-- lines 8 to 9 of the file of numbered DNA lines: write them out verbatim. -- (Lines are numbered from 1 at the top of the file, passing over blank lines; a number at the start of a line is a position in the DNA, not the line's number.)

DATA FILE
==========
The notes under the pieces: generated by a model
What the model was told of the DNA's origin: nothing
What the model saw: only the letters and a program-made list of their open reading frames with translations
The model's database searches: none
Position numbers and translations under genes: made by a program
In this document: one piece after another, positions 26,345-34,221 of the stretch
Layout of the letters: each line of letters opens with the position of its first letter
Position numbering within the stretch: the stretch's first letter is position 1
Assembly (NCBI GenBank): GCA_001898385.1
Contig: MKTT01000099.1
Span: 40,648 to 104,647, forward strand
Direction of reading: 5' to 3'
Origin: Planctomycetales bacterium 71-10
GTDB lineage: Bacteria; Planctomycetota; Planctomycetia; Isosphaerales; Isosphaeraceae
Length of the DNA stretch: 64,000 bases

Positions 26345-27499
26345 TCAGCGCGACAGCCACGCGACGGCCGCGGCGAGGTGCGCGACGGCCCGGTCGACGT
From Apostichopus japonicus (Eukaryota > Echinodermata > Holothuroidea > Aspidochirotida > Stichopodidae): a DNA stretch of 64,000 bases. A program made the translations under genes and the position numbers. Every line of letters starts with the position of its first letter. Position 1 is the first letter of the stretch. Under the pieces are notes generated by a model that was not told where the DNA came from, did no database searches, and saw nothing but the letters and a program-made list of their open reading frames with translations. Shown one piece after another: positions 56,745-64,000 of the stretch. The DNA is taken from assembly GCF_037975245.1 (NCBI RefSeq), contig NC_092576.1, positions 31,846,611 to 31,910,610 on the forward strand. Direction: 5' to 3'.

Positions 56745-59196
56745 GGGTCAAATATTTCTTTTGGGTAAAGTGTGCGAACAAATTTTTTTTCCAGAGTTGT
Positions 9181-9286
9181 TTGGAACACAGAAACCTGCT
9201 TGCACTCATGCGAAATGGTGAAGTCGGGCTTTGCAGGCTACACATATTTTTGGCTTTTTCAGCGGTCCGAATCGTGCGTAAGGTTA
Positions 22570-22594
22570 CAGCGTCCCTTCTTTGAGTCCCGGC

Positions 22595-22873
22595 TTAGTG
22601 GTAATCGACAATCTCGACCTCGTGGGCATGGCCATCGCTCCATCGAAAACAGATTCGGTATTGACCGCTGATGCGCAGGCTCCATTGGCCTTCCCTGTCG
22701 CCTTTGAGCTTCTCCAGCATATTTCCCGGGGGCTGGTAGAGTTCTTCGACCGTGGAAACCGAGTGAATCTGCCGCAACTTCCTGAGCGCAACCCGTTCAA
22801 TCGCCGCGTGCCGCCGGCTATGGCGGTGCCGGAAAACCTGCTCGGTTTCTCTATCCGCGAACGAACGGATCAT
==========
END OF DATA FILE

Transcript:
Position numbering within the stretch: the stretch's first letter is position 1
Assembly (NCBI GenBank): GCA_001898385.1